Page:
Most students at Laurie Lichtenstein’s middle school were F2F all year, but masked and isolated in small classroom pods as teachers moved about. It was hard, but as time passed teachers found ways to reduce isolation, build community, and let kids have lots of time to play.
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Many students don’t consider the source of media they consume on Instagram, TikTok, YouTube or elsewhere. Often they don’t consider the ramifications of spreading fake news or conspiracy theories. Frank Baker shares ways educators can make media literacy a classroom priority.
From a drawing to a book, Maria Walther and Karen Biggs-Tucker trace a 5th grader’s growing creativity, curiosity and individuality. Discover their innovative ways to streamline literacy instruction while offering students opportunities to follow individualized learning paths.
In her book Stephanie Affinito brings together the importance of reflection and the need to examine our classroom practices. She provides a framework for celebrating our reading and writing lives and offers ways we can help our students develop these habits for themselves.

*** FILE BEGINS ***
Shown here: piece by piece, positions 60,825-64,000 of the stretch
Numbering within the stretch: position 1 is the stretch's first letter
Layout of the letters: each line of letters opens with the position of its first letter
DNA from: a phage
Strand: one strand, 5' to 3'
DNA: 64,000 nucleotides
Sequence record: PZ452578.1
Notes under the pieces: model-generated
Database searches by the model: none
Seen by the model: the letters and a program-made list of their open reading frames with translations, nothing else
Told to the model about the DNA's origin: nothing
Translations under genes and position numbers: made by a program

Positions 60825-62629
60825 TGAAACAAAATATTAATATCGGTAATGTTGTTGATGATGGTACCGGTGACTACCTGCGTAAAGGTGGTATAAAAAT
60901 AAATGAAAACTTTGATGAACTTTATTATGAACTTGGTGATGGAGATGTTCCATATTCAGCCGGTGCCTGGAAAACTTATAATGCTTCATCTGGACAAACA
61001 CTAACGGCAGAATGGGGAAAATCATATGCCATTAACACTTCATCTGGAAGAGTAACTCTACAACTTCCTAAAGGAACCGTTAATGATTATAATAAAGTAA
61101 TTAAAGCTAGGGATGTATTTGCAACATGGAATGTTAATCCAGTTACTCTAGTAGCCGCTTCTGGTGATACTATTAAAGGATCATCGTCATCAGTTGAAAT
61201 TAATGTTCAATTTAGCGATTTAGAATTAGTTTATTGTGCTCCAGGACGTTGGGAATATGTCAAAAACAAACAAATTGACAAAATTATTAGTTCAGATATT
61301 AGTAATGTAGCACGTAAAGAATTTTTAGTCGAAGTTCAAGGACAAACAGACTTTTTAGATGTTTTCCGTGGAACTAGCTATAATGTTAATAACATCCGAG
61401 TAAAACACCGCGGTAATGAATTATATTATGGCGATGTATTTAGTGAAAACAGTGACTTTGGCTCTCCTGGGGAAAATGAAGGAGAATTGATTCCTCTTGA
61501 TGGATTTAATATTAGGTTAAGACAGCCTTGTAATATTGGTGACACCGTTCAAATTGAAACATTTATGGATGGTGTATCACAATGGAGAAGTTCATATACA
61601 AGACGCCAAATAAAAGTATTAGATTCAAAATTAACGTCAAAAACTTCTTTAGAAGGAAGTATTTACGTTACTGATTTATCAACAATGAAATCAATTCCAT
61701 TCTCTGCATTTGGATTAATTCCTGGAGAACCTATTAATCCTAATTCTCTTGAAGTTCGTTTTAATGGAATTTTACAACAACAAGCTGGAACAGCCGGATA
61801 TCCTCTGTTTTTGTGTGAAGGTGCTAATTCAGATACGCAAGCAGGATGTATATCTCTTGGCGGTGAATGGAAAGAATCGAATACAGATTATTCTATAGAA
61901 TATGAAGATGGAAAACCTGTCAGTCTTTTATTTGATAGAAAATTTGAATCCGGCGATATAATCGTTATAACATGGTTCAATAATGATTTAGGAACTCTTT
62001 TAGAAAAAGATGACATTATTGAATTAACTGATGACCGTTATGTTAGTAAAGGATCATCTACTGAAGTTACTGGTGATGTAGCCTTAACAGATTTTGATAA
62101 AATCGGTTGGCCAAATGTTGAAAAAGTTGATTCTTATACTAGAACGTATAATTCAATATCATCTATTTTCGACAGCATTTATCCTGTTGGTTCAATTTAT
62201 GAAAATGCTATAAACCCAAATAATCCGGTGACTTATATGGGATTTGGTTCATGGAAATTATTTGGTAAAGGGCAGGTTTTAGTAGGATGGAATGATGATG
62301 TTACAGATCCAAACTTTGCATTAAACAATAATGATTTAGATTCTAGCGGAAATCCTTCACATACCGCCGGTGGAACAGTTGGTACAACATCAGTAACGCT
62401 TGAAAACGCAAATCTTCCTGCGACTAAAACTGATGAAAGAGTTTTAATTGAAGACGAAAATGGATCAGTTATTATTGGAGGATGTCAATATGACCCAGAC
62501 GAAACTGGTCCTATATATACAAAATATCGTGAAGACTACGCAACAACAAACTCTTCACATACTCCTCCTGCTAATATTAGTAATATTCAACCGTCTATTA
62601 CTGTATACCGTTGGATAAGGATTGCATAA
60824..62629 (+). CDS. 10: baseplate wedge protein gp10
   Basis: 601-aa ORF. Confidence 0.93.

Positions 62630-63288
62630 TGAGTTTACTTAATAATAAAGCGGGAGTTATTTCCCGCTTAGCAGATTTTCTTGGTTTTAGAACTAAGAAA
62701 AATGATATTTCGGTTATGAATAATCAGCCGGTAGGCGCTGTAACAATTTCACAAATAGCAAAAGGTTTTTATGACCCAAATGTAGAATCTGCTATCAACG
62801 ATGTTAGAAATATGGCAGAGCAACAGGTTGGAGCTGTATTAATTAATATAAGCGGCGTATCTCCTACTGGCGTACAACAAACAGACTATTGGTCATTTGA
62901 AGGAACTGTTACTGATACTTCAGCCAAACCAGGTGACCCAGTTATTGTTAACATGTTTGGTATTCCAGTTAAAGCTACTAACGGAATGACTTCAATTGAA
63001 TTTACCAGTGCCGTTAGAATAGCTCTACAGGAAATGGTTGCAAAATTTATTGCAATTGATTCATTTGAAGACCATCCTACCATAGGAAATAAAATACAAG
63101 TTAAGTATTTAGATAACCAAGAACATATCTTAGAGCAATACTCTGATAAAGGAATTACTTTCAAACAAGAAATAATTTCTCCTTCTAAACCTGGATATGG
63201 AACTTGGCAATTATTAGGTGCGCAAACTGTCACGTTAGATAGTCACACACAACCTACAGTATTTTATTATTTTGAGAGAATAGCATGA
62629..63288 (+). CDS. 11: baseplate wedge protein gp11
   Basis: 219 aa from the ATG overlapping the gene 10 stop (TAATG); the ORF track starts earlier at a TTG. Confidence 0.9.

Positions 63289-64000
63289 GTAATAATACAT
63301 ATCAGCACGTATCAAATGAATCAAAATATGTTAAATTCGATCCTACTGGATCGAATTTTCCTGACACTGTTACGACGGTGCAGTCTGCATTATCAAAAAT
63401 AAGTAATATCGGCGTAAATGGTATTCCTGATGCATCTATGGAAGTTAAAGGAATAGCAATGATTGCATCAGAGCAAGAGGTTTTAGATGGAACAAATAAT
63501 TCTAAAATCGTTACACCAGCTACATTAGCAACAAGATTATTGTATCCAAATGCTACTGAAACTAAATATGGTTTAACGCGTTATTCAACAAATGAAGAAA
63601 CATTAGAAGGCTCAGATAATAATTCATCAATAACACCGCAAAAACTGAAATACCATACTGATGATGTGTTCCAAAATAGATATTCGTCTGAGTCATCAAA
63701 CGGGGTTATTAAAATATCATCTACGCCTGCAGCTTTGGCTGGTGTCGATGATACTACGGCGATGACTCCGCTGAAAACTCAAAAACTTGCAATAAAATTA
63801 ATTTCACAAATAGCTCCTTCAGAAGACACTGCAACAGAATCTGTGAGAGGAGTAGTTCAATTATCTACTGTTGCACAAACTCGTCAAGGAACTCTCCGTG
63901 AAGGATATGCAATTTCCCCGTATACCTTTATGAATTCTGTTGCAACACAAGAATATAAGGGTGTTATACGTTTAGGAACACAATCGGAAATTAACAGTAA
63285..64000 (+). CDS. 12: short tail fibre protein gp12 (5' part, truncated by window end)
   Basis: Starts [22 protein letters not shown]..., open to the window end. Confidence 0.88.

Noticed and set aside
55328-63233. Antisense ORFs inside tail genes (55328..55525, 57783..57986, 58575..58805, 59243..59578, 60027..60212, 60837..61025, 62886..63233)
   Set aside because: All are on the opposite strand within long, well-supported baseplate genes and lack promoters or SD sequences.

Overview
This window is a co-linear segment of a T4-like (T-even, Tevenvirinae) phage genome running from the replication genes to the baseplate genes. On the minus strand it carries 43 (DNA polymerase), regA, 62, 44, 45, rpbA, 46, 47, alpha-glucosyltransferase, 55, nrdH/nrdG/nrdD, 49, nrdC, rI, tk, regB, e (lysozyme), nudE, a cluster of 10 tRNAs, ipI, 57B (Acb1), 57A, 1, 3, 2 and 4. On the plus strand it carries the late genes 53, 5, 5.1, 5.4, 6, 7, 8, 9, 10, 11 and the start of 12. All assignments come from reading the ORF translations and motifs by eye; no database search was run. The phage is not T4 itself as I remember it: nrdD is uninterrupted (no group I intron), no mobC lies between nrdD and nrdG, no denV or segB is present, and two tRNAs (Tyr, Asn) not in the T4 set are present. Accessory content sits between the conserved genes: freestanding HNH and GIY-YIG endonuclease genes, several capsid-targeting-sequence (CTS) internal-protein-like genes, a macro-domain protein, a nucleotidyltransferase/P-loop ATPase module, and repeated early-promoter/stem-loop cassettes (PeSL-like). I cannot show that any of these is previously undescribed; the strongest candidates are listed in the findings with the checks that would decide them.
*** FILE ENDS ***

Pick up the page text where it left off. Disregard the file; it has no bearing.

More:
As educators reflect on the past year, NBCT Elizabeth Stein shares insights from co-teachers in her coaching circle who are grateful for the support they received from one another. She encourages all of us to rest, relax, and find ways to carry forward our own silver linings.
New YA books by Amanda Gorman, Lois Lowry and Margarita Engle are all written in verse, says Katie Caprino, yet each tells a story in a different way. One is a poem to America. Another is memoir. And the third is historical fiction, set in 1990s Cuba, with a singing dog.
Jackie Acree Walsh’s Empowering Students as Questioners provides teachers with the skills, strategies and structures to help each learner reach their potential by transforming their understanding of questioning, writes 5th grade teacher Kathleen Palmieri.
In this pandemic year Katie Durkin adopted 3 new practices she’ll be carrying forward: going paperless; slowing down the curriculum to provide more feedback to students; and using the Flipped Classroom model.
The positive physical, cognitive and mental benefits of reading for pleasure might convince overworked educators that diving into your favorite fiction or hobby books can be guilt free – even therapeutic! Stephanie Affinito shares the research, the rationale, and the method.
The rapid expansion of largely unfettered social media and its impact during the last several election cycles are finally stirring some serious conversation about making media literacy a curriculum priority. Let’s stop the brain-hacking of our students, says expert Frank Baker.